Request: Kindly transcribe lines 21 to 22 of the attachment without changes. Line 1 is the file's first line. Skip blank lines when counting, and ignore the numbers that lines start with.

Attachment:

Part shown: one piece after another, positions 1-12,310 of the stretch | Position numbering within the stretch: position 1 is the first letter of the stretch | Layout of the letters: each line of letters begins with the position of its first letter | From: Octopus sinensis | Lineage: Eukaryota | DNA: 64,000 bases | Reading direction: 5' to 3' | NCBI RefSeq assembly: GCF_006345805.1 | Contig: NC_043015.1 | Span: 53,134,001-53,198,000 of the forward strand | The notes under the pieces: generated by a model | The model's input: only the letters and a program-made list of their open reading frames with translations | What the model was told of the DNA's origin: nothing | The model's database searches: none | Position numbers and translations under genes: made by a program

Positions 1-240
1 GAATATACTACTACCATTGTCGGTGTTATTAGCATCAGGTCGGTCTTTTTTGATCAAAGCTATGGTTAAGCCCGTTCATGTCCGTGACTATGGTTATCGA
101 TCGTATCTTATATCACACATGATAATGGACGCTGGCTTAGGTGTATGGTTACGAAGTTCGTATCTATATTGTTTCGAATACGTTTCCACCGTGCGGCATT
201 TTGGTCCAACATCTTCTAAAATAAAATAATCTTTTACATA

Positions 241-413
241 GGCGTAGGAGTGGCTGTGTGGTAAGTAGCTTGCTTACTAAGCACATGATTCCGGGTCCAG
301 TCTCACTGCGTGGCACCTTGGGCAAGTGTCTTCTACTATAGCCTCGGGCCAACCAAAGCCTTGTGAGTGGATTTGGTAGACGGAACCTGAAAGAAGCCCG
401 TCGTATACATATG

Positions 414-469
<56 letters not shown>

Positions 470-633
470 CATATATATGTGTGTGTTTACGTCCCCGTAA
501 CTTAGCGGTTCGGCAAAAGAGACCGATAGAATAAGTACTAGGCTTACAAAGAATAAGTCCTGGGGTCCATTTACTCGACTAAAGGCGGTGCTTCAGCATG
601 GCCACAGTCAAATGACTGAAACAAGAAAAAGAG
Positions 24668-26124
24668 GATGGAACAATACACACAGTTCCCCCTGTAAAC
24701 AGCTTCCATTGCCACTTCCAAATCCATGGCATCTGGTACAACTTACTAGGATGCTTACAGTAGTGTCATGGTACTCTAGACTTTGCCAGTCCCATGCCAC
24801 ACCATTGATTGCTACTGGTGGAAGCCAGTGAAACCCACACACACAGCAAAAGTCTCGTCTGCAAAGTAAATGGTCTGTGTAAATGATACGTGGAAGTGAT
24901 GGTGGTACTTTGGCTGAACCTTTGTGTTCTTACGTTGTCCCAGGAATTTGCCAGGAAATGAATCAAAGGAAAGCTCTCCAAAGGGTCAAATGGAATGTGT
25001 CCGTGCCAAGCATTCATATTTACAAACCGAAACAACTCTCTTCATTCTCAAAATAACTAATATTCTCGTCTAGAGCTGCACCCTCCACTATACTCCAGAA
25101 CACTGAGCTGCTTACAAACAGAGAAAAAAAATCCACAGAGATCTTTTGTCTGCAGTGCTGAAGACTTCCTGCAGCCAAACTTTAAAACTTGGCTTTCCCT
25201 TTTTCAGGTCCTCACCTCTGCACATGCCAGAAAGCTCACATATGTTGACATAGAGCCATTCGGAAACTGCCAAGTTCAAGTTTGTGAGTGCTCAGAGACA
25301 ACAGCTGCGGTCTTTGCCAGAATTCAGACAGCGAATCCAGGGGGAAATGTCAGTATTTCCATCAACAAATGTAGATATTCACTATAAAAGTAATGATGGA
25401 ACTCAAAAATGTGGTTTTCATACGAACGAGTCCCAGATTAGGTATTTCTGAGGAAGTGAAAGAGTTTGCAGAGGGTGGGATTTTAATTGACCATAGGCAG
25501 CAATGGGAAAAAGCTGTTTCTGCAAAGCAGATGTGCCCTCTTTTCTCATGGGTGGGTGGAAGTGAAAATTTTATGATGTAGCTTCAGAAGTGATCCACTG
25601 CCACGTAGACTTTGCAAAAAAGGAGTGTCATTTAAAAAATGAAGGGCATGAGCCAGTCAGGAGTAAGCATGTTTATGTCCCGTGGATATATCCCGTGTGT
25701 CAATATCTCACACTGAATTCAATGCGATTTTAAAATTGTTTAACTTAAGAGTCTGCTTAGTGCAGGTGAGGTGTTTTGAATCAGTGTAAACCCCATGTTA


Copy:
25001 CCGTGCCAAGCATTCATATTTACAAACCGAAACAACTCTCTTCATTCTCAAAATAACTAATATTCTCGTCTAGAGCTGCACCCTCCACTATACTCCAGAA
25101 CACTGAGCTGCTTACAAACAGAGAAAAAAAATCCACAGAGATCTTTTGTCTGCAGTGCTGAAGACTTCCTGCAGCCAAACTTTAAAACTTGGCTTTCCCT